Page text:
My reading of the article is that she was saying that the video was the beginning of his expanded publicity in areas of his life outside of his acting career — while other information was available before that, it didn’t become as widely distributed. After that, these other parts of his life were open for public conversation, and so the public conversed.

It’s a good lesson to apply to digital privacy actually; only put on the internet what you want the world to discuss about you, in perpetuity.

Anonymous Coward says:

Re: Re: Huh

“…and yet Ronald Reagan would not have become President of the USA had it not been for his publicity via his prominent acting career.

This isn’t to say that he wasn’t qualified, it’s just to say that it was his acting career that got him elected, and nobody really got to see his actual qualifications until AFTER he was elected. And even then, they more saw the qualifications of his advisers.”

You forget he was Gov of California after acting career.

Ima Fish (profile) says:

I understand what Amy is trying to do. Like the myth that Will Smith said “Welcome to Earf” to the crashed alien in Independence Day. We can hear him say it, even though he actually and clearly said “earth.”

But check out the video here at 1:17. Did he step on a couch? No. He clearly jumped on a couch with both feet. You can’t step with both feet at the same time. It’s impossible.

zip says:


This story might be of interest to some of you:


Dear Tom,

It’s time for you to start talking publicly about Scientology again.

Your religion is in serious trouble.

In 2005, you ended a longtime policy of not talking about the church by suddenly bringing it up in interviews. Most memorable, of course, was the way you challenged Matt Lauer, telling him that you had a superior understanding of the evils of psychiatry because of your Scientology training. Some wondered if you’d gone off the deep end, especially after the episode involving Oprah’s couch. Soon enough, however, you clammed up about Scientology again. But in 2008, a video of you the church had made four years earlier surfaced, and it had a huge effect, both on your reputation and the church’s. For better or worse, your strange words about, for example, how only Scientologists can help out at the scene of a car accident cemented in the minds of many that you were not only the truest of true believers in L. Ron Hubbard’s unusual religion, but that you had become, in fact, its public face.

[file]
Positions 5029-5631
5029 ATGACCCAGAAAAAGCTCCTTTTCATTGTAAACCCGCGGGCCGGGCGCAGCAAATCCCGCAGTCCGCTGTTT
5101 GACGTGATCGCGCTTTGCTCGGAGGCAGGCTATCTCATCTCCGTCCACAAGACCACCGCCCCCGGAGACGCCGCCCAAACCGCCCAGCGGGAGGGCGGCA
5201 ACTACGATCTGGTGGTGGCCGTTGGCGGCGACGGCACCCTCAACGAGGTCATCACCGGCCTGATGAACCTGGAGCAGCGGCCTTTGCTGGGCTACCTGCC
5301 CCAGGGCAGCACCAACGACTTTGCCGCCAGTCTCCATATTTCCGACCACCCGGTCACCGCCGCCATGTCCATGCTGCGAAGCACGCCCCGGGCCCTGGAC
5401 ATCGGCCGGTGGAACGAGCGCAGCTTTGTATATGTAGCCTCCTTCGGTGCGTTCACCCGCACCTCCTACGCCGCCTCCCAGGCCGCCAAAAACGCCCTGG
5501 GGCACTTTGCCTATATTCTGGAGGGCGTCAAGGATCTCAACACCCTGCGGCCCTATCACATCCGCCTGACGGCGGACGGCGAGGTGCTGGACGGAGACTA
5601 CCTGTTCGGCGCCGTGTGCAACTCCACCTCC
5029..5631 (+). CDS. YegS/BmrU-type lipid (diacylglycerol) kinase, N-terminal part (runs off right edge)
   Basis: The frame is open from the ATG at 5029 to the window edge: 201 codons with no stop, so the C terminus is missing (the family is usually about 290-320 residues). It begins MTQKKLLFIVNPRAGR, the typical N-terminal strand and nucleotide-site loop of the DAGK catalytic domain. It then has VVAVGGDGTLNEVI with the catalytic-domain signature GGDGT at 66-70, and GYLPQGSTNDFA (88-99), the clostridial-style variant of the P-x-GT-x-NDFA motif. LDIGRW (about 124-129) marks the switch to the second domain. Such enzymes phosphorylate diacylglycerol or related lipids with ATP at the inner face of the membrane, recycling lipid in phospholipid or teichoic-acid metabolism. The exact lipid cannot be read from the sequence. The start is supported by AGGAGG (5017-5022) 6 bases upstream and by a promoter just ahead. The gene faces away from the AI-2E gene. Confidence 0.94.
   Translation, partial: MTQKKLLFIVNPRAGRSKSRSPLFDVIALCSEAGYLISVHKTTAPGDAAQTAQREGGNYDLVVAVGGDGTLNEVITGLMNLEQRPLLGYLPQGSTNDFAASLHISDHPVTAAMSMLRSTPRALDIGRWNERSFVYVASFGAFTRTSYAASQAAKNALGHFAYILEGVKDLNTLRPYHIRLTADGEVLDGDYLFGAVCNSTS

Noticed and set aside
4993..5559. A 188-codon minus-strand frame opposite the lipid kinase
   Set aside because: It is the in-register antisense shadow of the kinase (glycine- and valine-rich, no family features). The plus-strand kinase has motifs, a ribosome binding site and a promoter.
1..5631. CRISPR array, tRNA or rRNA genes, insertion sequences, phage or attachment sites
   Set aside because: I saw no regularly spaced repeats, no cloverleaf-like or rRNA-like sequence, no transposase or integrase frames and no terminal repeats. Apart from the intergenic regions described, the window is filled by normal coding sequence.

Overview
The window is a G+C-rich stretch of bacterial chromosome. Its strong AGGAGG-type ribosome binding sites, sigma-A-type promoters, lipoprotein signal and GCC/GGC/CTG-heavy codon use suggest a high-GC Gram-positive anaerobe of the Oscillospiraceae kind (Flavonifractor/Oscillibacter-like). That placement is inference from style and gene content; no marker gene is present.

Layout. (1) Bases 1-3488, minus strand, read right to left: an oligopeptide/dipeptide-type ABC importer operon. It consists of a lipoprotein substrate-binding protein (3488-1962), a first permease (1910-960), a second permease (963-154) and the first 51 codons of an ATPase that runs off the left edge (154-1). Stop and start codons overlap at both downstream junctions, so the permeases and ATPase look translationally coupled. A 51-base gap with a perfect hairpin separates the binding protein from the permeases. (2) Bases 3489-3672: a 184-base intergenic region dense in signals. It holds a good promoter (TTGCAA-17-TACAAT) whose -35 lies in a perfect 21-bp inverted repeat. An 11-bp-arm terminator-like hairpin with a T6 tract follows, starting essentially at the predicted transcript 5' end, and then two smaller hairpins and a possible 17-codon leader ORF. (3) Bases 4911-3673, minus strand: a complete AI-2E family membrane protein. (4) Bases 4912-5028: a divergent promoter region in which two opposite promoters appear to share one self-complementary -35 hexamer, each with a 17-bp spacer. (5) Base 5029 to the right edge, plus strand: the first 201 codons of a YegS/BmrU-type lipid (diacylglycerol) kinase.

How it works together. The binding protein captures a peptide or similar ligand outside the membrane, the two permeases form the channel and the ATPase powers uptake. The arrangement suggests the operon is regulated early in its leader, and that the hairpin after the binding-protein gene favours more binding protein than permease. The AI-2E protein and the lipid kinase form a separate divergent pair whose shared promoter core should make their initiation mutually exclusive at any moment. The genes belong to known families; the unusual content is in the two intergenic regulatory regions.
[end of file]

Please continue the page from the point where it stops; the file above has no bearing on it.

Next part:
And that’s why, today, you must come forward and speak for a church in crisis.

Tom, last week I was in San Antonio, and I saw with my own eyes the sworn court testimony of someone you once knew and respected.

Her name is Debbie Cook, and for 17 years …


OldGeezer (profile) says:

I personally think Tom Cruise is a great actor. Can you be a great actor and off screen be a total whack job? Absolutely!! You would almost think it is a requirement for the job. Just look at he number of examples award winning actors whose personal lives are a total train wreck. Doesn’t keep me from enjoying their movies and TV series. I don’t care if Charlie Sheen blows coke until it comes out his ears. I still laugh my ass off at his comedy.

John Fenderson (profile) says:

Re: Isn't Tom a slaver?